2. Great to read your story, similar here! I'm a freelance writer and also help a few baby product and parenting websites with their social media presence. My office is the dining table so I can look after my 4 year old, 2 year old and 10 month old at the same time. To say it's manic is an understatement but life is never boring! I'll take some snaps of my 'office' when I get chance and e-mail them to you. Good to read about someone as crazed as I am trying to do it all.

  3. I work from home most of the time, although I do occassional shifts. I do the juggle jive though.
    I miss contact but find twitter and facebook help, although they can be a dashed good way of avoiding the nasty jobs too.

  4. Good to read your story.

    I have an office as well as store room cum spare bedroom, infact my business is also taking over the garage! I can also be found at the kitchen table during the day when my 4 year old is at home and her sister at school.

  5. I love reading stories of how mums start out in self employment after having babies - my story is here...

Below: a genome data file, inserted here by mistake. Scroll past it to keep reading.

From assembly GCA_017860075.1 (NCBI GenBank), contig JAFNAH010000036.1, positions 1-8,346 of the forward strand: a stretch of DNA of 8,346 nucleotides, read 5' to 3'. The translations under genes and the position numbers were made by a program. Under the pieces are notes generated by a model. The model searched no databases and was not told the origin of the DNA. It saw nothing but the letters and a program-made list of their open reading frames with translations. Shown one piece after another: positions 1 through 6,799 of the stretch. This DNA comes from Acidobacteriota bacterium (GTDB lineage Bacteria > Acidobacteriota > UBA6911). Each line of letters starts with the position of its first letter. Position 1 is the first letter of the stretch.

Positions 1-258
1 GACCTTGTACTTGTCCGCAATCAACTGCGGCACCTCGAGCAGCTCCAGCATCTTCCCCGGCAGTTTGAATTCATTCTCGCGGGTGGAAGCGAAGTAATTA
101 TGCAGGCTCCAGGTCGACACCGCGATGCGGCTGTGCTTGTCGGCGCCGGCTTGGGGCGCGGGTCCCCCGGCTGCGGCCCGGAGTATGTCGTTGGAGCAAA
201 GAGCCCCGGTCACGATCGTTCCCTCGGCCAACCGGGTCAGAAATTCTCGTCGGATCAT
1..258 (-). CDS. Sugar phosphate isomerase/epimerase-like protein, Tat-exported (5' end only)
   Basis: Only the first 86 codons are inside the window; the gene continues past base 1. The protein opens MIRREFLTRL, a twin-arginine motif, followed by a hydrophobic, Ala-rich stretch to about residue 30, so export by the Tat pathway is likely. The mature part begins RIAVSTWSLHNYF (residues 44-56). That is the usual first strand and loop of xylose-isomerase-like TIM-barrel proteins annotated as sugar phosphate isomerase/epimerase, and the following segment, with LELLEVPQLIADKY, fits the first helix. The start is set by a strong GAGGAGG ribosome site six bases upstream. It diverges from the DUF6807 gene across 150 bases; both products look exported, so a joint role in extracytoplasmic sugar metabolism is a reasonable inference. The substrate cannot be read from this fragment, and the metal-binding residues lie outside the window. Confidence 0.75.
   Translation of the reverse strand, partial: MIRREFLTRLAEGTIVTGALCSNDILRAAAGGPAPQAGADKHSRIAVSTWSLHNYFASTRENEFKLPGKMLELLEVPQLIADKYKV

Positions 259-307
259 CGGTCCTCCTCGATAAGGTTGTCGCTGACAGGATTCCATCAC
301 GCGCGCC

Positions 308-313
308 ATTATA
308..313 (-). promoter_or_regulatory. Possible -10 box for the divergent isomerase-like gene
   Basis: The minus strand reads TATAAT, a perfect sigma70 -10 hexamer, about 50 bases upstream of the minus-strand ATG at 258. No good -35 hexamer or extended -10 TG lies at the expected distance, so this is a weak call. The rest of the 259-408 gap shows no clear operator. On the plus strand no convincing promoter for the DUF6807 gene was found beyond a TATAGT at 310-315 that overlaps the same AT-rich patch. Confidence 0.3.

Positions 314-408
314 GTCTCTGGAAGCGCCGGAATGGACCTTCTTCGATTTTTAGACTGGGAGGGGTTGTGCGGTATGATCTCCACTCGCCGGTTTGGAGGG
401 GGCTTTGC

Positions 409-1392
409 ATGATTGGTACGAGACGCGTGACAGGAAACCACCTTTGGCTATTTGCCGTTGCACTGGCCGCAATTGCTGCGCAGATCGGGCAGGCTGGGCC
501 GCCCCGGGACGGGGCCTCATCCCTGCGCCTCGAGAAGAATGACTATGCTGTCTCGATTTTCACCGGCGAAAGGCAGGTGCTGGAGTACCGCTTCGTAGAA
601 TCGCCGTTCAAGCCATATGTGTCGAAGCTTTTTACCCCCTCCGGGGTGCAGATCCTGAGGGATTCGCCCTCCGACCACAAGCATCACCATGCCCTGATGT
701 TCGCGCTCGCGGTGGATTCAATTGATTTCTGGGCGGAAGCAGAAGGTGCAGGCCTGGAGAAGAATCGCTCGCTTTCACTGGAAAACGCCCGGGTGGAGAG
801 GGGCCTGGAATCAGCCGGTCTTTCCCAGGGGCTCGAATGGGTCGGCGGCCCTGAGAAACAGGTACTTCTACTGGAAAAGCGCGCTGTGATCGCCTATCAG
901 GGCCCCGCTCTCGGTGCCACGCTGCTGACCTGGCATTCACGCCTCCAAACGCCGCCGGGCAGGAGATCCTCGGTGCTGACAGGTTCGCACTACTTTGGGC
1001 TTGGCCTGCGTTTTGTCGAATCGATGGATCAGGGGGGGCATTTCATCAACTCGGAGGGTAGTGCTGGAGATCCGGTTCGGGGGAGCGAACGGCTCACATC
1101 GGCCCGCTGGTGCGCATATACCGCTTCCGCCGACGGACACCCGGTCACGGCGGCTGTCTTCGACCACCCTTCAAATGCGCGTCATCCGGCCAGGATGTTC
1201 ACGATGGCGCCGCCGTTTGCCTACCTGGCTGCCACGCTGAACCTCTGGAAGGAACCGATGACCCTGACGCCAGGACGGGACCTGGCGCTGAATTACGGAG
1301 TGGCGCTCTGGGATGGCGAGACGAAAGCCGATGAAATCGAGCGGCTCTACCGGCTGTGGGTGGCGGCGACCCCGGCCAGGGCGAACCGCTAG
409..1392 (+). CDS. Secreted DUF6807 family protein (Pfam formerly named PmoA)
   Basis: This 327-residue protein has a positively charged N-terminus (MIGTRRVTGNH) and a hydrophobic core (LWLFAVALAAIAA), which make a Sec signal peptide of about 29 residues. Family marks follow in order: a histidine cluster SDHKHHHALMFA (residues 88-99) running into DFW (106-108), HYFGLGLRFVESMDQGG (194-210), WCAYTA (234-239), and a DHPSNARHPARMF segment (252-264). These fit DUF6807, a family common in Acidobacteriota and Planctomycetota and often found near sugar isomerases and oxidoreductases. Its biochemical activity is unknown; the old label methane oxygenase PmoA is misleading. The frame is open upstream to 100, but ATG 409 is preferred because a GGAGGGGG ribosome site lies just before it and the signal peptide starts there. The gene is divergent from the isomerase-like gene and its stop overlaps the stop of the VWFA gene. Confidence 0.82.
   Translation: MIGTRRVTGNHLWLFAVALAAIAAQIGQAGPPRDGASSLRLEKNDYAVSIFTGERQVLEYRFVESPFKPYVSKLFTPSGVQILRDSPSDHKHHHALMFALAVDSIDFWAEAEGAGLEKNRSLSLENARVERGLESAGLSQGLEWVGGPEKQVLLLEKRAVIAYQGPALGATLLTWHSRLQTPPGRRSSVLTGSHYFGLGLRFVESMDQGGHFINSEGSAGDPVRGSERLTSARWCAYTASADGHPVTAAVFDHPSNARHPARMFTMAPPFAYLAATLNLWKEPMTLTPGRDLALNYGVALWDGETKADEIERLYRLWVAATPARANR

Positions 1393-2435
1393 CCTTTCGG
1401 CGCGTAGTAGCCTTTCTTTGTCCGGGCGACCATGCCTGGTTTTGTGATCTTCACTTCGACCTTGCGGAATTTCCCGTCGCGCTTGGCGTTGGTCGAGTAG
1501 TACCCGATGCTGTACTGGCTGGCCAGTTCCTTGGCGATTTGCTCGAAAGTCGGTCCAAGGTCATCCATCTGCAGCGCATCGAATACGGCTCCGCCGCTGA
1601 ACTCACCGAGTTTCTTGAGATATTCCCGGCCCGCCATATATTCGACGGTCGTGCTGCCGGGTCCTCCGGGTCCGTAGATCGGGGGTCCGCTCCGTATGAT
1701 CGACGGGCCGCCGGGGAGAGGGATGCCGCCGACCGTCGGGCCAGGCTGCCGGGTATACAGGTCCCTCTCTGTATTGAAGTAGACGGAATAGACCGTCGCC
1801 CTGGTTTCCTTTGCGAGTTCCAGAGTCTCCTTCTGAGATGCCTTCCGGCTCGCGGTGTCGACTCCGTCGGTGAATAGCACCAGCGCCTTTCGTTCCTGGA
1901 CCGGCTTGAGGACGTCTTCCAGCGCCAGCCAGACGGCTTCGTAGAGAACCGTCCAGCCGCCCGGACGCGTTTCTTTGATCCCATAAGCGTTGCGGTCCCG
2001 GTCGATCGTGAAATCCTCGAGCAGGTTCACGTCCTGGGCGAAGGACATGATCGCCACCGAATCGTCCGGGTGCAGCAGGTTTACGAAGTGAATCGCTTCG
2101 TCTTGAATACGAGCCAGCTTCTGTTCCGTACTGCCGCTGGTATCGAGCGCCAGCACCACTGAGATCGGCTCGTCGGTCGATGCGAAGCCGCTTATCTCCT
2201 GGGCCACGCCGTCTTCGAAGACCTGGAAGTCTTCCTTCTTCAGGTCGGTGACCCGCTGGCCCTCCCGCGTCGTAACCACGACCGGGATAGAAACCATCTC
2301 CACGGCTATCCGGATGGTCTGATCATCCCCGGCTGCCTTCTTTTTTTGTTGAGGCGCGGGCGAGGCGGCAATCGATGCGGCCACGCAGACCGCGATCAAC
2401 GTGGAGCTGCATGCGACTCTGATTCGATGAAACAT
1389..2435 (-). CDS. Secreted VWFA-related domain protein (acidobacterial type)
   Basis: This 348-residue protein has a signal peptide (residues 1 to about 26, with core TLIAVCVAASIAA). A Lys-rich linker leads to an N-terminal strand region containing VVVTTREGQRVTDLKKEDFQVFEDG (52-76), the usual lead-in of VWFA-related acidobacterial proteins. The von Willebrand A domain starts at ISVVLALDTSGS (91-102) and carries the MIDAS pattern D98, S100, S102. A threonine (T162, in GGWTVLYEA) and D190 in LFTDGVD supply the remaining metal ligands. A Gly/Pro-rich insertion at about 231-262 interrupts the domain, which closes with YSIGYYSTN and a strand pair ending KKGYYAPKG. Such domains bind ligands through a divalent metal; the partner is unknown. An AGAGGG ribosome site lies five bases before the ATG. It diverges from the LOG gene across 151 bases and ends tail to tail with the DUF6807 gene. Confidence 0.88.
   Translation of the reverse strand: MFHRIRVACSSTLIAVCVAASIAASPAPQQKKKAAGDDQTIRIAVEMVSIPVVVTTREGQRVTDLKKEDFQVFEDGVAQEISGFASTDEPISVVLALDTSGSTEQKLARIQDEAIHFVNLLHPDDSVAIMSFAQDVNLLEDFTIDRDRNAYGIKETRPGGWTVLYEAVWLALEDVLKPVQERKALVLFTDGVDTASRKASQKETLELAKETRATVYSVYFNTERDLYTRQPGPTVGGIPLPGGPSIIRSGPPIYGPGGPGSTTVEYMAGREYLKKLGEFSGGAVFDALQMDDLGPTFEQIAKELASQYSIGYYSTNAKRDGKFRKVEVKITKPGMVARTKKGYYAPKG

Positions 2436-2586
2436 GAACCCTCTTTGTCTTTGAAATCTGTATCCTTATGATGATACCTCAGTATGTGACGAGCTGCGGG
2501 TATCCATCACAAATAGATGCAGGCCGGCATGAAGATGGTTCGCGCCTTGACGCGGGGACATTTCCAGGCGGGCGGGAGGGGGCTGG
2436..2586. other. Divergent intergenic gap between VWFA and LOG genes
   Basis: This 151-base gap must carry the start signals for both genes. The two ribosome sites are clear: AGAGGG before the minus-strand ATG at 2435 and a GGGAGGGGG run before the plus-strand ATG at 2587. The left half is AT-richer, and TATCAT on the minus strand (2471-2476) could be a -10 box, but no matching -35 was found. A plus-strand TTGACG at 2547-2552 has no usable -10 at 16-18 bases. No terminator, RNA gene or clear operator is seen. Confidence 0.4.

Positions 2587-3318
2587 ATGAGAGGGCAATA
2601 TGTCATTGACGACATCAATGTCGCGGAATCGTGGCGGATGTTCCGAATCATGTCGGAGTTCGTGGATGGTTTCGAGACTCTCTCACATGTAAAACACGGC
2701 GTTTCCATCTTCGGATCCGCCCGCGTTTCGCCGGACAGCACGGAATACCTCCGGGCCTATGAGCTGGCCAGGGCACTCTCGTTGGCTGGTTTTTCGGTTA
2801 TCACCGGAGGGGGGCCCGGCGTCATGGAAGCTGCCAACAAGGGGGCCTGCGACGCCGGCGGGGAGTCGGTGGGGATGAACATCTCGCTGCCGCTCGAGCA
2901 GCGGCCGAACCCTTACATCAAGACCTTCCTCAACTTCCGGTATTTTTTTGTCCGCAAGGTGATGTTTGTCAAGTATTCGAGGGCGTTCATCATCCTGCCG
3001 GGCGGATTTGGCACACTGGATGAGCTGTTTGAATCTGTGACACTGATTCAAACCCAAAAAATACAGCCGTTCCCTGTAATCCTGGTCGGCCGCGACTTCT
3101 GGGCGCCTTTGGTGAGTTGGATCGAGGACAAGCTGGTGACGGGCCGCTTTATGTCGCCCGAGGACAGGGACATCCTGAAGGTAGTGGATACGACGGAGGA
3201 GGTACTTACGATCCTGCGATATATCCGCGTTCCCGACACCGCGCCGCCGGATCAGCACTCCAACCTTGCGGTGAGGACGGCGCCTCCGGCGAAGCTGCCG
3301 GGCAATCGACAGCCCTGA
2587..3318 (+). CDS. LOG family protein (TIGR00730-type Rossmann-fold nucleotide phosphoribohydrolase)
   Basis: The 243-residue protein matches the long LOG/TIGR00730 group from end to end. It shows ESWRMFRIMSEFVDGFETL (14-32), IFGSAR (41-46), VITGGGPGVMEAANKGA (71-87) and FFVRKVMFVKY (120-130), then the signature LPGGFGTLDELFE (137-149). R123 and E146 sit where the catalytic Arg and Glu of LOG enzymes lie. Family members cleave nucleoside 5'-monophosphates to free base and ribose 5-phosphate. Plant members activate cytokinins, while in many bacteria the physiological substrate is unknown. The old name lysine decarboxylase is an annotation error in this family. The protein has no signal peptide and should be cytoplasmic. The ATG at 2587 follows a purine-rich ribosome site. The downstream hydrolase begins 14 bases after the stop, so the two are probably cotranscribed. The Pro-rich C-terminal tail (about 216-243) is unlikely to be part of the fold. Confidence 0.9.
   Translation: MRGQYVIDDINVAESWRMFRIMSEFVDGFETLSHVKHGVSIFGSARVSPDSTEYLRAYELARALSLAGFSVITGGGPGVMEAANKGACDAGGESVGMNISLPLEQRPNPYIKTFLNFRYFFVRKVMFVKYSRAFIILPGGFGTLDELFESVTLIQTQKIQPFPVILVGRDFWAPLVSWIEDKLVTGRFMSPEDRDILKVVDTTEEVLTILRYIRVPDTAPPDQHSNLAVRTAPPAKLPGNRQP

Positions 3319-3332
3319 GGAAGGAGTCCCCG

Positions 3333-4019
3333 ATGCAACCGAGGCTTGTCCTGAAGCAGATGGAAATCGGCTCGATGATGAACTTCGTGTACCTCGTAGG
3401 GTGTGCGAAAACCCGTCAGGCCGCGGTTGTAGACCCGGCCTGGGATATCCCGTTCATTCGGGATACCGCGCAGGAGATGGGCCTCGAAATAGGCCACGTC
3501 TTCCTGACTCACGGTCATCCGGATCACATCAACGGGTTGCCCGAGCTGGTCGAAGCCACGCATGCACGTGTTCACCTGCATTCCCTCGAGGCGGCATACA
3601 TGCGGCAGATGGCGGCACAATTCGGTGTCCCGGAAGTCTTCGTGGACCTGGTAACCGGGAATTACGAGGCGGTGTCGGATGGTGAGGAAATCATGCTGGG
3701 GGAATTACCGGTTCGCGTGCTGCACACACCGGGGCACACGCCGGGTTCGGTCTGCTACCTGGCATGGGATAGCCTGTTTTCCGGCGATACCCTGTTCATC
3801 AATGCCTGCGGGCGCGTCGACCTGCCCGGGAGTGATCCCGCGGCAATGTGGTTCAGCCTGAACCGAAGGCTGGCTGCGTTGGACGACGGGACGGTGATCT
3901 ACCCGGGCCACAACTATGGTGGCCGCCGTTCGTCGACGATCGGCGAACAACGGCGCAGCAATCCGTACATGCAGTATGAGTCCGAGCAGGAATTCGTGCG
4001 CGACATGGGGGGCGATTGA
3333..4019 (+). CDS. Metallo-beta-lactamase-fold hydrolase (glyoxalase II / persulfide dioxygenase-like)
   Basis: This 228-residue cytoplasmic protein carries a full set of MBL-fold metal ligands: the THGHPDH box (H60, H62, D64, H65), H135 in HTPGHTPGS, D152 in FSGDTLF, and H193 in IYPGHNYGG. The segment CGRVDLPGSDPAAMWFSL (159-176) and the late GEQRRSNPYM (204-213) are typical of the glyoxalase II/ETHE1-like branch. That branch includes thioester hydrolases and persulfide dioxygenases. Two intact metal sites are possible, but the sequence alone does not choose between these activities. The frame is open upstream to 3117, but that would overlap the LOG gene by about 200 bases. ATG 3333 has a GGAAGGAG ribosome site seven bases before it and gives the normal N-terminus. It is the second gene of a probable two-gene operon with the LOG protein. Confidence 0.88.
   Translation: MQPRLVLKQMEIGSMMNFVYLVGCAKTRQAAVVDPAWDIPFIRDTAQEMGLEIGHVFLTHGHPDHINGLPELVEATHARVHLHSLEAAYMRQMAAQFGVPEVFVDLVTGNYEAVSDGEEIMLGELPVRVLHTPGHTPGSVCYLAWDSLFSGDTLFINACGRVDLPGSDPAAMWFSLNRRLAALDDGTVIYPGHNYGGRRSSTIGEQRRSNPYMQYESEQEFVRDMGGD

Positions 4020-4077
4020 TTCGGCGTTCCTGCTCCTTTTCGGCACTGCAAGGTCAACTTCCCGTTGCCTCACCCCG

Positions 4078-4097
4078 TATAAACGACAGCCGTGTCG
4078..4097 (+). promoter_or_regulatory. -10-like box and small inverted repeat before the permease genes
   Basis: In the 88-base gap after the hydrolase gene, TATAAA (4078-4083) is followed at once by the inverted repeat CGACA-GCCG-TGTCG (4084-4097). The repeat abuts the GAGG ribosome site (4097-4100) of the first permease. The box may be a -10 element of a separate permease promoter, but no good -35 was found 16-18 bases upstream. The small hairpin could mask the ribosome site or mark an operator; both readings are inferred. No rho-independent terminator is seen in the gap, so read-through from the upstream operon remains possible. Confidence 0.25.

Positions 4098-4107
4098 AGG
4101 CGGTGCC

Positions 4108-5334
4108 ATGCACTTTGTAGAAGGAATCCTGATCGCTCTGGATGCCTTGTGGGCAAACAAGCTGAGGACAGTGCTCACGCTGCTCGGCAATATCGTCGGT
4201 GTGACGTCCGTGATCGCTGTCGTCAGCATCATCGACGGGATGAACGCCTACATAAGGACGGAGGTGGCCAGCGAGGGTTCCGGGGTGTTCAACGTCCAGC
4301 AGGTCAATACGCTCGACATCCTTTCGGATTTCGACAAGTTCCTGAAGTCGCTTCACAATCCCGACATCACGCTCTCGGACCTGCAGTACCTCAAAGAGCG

By the way, if you'd like to tell your story on Business Plus Baby, here are the details..

  6. Hi there,

    Interesting story. I am an artist and decided this year that unless I worked from home I wouldn't be able to take the exhaustion and side-lining my other things any longer - cracks were beginning to show. As a result I took my art teaching experience on-line (I teach the experimental art e-courses and have just launched another on-line week workshop starting next week) as well doing the occasional CV work freelance (one of my old/other jobs). It has made a world of difference to my life doing this. I took such a risk financially (I am only a single income household!) but it has been so worth it as I feel so much happier and less knackered.

    It has also freed up time for me to start my MA in Fine Art which I am loving and which gives me the chance to be with other people (and creatives!) because working at home can be isolating. My youngest has a disability too which was also a factor in working for myself as there was a lot of illness and hospital appointments which affected any job, and was stressful!

    I wasn't sure from your post on the BMB if you wanted more info for a piece you were doing or a photo of my workspace (which is under the stairs and my dining table!)?!

    Here's to making it work for ourselves :)